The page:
1 Peter 3:15
15 But in your hearts revere Christ as Lord. Always be prepared to give an answer to everyone who asks you to give the reason for the hope that you have. But do this with gentleness and respect,
Dear Friends in Christ,
This morning I’m going to bring to a close a 3-part sermon series that I’ve been preaching on how to more easily, naturally, and effectively witness to our faith in Jesus Christ and thus hopefully make an eternal difference in the lives of other people. In this brief series of messages I’ve been trying to be very practical with you about this area of the Christian life that most believers shy away from. So we’ve looked at the most common excuses that people give for not witnessing and answered them. We’ve looked at some great icebreakers we can use and questions we can ask to get people thinking about spiritual matters. And this morning I want to get real practical one more time by examining what I’m calling in my sermon title “The 10 ‘Be’s’ of Witnessing.” You’ll find all of these on the insert in the bulletin if you want to take it out at this time.
First of all, Be yourself. Understand that you are not Billy Graham. You are not Charles Stanley. You are not the Apostle Paul. You are you. You are a person who has been uniquely gifted by God to reach some people with the Gospel but not all people. This is true even of pastors. I have heard of pastors who have succeeded me in congregations where I once served who were somehow able to get people to come to church that I tried and tried to get there, but without success. Likewise, when I have taken on a new congregation, by the grace and goodness of God, I found myself able to reach certain people that the previous pastor had been unable to reach. It all goes back to that passage in I Cor. 3:6 that I quoted a few of weeks ago in my sermon where the Apostle Paul says: “I planted the seed, Apollos watered it, but God made it grow.” Some of us will plant seeds, some will water seeds that others planted, and some of us will have the great joy and privilege of seeing the end result and final fruit of all those efforts. The key is to just be faithful in sharing the Gospel and to just be yourself.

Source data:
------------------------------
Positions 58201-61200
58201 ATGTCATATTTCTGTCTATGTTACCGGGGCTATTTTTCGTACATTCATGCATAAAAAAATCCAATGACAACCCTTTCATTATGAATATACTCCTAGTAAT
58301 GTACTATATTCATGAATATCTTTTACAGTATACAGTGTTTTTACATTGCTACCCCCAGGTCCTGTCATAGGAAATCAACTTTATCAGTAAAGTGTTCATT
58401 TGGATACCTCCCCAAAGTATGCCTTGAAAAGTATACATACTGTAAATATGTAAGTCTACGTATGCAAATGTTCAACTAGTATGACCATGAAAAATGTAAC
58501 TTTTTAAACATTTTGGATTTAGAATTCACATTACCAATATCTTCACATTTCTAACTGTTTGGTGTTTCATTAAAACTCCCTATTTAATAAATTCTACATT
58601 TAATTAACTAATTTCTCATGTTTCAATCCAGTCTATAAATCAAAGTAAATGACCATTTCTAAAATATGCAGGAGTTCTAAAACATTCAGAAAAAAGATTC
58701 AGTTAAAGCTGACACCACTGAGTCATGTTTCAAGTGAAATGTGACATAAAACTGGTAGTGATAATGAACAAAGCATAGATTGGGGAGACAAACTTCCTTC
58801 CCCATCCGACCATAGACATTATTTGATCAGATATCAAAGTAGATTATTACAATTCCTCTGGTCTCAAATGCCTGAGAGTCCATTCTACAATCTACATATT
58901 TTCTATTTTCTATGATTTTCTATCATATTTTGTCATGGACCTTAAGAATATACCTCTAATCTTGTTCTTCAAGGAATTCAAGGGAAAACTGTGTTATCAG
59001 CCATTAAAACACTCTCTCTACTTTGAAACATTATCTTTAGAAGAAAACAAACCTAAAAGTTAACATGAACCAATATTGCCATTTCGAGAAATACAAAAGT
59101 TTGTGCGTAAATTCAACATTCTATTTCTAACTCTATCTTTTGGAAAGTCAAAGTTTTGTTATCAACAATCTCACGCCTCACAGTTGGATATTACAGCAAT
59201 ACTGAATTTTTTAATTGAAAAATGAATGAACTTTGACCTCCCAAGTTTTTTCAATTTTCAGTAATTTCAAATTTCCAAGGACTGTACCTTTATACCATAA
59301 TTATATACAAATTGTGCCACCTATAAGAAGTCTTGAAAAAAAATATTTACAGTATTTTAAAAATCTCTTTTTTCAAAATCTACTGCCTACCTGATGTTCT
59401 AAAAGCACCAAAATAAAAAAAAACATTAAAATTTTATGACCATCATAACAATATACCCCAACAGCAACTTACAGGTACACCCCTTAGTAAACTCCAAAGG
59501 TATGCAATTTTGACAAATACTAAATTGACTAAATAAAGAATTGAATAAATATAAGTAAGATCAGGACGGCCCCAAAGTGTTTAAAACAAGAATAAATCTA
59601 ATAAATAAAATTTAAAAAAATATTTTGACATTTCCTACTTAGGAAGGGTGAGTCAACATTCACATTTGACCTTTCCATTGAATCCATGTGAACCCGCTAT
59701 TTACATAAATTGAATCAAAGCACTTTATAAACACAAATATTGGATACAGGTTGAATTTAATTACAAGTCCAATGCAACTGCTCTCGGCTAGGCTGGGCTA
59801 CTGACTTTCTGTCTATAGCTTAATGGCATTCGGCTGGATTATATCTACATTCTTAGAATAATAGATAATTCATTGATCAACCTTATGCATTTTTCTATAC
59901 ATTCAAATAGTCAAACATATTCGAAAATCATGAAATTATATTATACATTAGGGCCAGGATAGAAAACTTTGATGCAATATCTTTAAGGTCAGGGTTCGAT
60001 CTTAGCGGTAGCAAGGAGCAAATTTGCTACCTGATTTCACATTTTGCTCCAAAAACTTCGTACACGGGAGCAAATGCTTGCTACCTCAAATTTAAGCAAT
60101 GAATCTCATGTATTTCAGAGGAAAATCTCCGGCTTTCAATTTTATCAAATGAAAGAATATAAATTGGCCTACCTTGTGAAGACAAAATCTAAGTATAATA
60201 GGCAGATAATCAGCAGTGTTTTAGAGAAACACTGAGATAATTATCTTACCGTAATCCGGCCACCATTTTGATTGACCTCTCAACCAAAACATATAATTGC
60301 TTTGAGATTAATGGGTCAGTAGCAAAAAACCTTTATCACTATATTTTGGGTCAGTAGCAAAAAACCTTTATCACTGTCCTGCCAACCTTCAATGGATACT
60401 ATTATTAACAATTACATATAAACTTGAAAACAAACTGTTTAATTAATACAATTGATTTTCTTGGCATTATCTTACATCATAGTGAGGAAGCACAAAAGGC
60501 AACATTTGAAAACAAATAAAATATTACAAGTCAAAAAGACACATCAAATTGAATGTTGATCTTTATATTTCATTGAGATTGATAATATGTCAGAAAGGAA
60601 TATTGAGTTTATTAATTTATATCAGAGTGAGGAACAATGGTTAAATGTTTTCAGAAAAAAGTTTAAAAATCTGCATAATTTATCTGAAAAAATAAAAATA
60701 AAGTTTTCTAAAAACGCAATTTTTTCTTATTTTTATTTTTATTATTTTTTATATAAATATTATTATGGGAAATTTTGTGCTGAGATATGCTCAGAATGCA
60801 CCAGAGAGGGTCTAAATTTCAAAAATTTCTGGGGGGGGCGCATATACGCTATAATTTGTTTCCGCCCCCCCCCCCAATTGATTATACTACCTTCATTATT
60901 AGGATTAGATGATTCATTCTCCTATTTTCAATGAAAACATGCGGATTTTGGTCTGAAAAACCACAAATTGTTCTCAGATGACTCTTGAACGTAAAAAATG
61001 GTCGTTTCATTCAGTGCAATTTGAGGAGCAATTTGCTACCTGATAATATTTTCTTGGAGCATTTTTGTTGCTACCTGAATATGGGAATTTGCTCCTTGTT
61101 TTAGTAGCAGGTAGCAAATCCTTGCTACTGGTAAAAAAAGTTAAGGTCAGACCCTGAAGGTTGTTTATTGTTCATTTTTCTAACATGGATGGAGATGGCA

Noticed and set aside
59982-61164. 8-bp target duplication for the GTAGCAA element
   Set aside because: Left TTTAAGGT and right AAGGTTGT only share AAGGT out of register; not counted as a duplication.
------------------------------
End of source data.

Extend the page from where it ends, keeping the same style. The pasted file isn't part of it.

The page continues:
Secondly, Be concerned. When you look at other people, whether it’s someone in your work place or your neighborhood, your school or even your home, look at them through the eyes of Jesus. See them as ones for whom Christ gave his life on the cross. And understand that their eternal destiny is at stake here. In other words, if no one ever speaks to them about Jesus and helps them to understand why they need a Savior like Jesus, they will spend an eternity of separation from him in a horrible place rather than that glorious eternity in his heavenly presence that all of us are so looking forward to.